countries like ukraine enjoy georgia to join the european union some day i think that's the right sort of compromise that's the right vision for this zone of neutral countries in central and eastern europe and i think you know you mention the yes russia is a european country what i was trying to say before yes russia's european but it's also different it's distinct you can tell me if i'm wrong but i don't think that most russians and vision the european project the same way that some western europeans do where the nation state becomes weaker and less important over time especially five ten years ago a lot of west europeans thought the european union would ultimately become more important than the countries they lived in and there's been some pushback against that of course in britain and else. where but that's still part of the european project in the minds of some west europeans i don't know too many russians who think that way i believe russians want to be part of europe but also want to be their own entity the great power of you know eurasia and that the nation state is
very important in the russian political consciousness and it's not getting weaker as history moves forward that's what i meant to say the russian i think is different from some parts of western europe even though it is also part of europe as you correctly point out i generally agree with you mr han let me try to squeeze in one more question about another reason appointing mr prepare we have spoken a lot about mr bolton but didn't have that much time to discuss human particularly he's currently be had of the cia and it's been reported in the russian media that the cia and russia's f.s.b. the federal security service the successor of the k.g.b. montane quote unquote an active dialogue and an indirect proof of that would be everything meeting between russia's security and intelligence chiefs with their american counterparts in in washington it looks like compare has already been acting in this squad a diplomatic capacity even. as they have of the cia yeah you might be right about
that i mean we've heard some of those discussions and some of those rumors and learned about some of those meetings to course i don't know the substance of the conversations but i think they may provide an entree into a broader conversation i believe the united states and russia are still going to have a lot of problems in our relationship for a while but we need to start having a broader dialogue about how we see our common future especially in regard to central and eastern europe and that has to be handled with a certain amount of separate you know conversation from the immediate policy agenda on syria ukraine election meddling human rights all the issues where we're still having a lot of disagreements and we will probably to. tinubu i have disagreements but we've also got to look to have some kind of a broader historical understanding of how our countries are going to get along with each other long term and so if pompei is the guy who can do that but i think it probably makes sense that he's going to be secretary of state that should allow him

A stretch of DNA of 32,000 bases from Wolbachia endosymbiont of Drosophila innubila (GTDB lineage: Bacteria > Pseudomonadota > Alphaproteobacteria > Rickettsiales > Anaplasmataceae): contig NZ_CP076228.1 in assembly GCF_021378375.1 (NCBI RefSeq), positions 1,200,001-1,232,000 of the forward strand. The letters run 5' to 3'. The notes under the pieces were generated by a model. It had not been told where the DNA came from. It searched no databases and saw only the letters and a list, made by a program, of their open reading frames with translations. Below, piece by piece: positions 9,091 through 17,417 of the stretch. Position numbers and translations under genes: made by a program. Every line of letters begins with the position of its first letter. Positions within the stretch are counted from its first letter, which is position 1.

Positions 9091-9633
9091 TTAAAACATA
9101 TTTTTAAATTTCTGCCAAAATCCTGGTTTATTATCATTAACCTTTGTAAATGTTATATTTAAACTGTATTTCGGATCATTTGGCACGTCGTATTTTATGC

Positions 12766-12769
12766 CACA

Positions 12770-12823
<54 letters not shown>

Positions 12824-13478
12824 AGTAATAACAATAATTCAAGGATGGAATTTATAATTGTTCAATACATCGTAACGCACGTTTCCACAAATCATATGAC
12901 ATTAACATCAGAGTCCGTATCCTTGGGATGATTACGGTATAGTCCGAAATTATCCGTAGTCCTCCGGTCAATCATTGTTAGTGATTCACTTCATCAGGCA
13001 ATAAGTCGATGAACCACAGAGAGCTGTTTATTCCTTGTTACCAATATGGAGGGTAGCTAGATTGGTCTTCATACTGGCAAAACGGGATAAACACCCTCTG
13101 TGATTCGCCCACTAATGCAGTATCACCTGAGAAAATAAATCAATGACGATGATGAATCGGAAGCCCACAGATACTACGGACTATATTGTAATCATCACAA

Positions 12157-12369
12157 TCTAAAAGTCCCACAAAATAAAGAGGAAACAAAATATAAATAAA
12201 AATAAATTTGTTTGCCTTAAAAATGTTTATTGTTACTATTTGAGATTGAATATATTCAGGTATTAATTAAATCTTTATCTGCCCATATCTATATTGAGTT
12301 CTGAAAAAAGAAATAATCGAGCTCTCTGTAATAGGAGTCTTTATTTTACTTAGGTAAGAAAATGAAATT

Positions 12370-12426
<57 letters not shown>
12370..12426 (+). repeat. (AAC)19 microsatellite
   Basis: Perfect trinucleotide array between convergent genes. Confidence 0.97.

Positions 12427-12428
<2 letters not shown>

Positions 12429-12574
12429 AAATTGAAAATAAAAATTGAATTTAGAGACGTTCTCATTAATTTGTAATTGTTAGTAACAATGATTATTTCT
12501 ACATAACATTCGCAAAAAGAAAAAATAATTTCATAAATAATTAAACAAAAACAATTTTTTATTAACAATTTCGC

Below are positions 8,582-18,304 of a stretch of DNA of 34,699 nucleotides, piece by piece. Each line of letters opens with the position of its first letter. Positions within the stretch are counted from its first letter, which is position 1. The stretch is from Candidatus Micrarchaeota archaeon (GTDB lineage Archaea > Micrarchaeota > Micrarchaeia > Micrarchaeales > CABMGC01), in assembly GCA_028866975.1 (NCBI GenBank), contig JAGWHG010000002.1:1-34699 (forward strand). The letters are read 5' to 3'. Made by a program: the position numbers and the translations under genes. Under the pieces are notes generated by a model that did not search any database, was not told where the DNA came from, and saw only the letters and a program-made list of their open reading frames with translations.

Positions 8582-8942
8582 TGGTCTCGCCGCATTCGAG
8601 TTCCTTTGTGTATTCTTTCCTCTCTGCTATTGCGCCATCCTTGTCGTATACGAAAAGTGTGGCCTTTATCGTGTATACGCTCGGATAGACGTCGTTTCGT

a more natural position from which to continue those conversations with russia well mr howland we have to leave it there but i really appreciate your being on the show today and to our viewers please keep the conversation going in our social media pages that's for me hope to see you again same place same time here on worlds apart . fundamentally the united states and russia are have been for decades two scorpions in a bottle each capable of destroying the other but only at the price of being destroyed itself. said well these weapons will overcome u.s. missile defenses u.s.
missile defenses were totally ineffective against russian forces already so they'll be more effective against russian forces. how does it feel to be a share of the greatest job in the world it's as close to being a king as any job there is a good business model helps to run a prison now we just do it on my guess is you know b.t.o. visitation i don't know one comes anymore we don't have to serve them anymore is cost effective that's what they want to do that knowing they don't give a damn if you do the chores and that they're actually paying us to put it back into the louisiana incarceration rate is twice as high as the us and reach what she could is behind such success.